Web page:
EXAMINER PUBLICATIONS – JANUARY 23, 2008
By Rich Trzupek
To quote Ayn Rand: “Individual rights are not subject to a public vote; a majority has no right to vote away the rights of a minority; the political function of rights is precisely to protect minorities from oppression by majorities.”
It may be unpopular to say so, but Smoke Free Illinois represented the kind of majority oppression that Rand envisioned.
It is reasonable, indeed desirable, for the majority of non-smokers to be spared the annoyance of smoke-filled establishments. At the same time, does not this particular minority have some rights too?
The sight of forlorn smokers, huddled in the cold outside of bars and restaurants, is like something out of George Orwell. Was this really the best solution: to exile an entire minority, from every single public place? Doesn’t everyone deserve a refuge or two of their own?
I believe that most reasonable non-smokers would agree that they do, if a way could be found that limited reasonably limited the amount of smoking establishments to a small number. Clearly the state is not willing to leave the choice of smoking or non-smoking up to the free market. OK. But it should be able to find a way to regulate this activity, just as it regulates so many others.
State Representative Randy Ramey has authored an entirely reasonable solution that would do just that. House Bill 4184 is a common-sense compromise that would allow communities to create a limited number of “safe-havens” for the smoking minority, while maintaining the status quo in the large part.
Under Ramey’s bill, local liquor commissions could issue smoking licenses to “eligible establishments” that meet certain requirements.
And what is an “eligible establishment”? Those would include:
•Bars where less than 10% of their total revenue comes from the sale of food.
•Riverboat casinos and horse racing tracks.
•Adult entertainment venues.
•Private clubs that can document that 3/5th of its members approve of smoking on the club’s premises.
•Establishments hosting conventions or expositions for the specific purpose of exhibiting or selling tobacco and tobacco-related products.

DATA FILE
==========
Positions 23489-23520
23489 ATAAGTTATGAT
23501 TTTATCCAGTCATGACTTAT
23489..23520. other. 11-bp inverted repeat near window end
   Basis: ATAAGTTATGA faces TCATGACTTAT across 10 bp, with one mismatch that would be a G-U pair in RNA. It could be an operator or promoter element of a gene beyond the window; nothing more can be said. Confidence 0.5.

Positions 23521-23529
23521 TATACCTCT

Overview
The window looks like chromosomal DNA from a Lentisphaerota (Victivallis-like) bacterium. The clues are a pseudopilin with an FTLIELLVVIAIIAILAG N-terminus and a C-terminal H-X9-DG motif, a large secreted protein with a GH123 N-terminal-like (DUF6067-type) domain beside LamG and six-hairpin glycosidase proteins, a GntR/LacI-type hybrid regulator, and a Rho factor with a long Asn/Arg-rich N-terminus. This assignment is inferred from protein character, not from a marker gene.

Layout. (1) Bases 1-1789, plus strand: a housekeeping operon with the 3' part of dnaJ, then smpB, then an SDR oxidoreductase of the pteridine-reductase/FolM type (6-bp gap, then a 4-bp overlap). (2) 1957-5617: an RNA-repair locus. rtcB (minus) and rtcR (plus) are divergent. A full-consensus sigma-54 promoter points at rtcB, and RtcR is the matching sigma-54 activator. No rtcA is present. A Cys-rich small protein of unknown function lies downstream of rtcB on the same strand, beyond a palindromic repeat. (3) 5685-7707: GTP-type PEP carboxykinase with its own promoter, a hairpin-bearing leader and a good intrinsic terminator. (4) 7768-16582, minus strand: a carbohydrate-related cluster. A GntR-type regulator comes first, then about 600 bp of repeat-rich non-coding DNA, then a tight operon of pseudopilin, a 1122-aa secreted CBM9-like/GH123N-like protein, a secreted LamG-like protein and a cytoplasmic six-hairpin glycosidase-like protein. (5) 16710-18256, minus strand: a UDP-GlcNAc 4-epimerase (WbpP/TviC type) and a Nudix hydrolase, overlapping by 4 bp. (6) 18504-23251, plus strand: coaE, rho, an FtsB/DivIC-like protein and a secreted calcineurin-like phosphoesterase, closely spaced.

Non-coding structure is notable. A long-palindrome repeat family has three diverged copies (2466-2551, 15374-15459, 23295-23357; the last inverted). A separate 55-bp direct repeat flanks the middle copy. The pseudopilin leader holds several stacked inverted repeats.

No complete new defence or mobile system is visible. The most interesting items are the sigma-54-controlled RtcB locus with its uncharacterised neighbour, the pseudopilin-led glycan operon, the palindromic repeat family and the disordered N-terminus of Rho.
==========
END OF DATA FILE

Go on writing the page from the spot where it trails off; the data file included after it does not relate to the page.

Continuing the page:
In addition, any establishment receiving a smoking license would be required to put up prominent signs that identify it as a place that allows smoking, and would have to provide full disclosure to all employees.
No doubt some alarmist groups will try to characterize this bill as “backsliding”, and will claim that it will rip the heart out of Smoke Free Illinois. That’s silly. A calm analysis of this reasonable, carefully-crafted bill can only lead to the conclusion that it will lead to the establishment of a small number of smoking establishments in a limited number of communities.
Undoubtedly, many towns will forgo issuing any smoking licenses. Some will grant licenses, but by definition the number they could issue would be small. Restaurants, the workplace and the vast majority of other public venues would remain smoke free.
Ramey, not a smoker himself, should be applauded for his courage. Championing smokers rights, even in this modest way, will undoubtedly provide fodder to his opposition in the upcoming election. No doubt we’ll see literature that claims he is trying to dismantle Smoke Free Illinois, is in the pocket of Big Tobacco, or other such nonsense.
Voters should not be fooled. HB 4184 merely establishes the mechanism by which some communities can create a limited number of isolated outposts where an unpopular minority can find some peace. And, in the final analysis, is that not democracy at its best?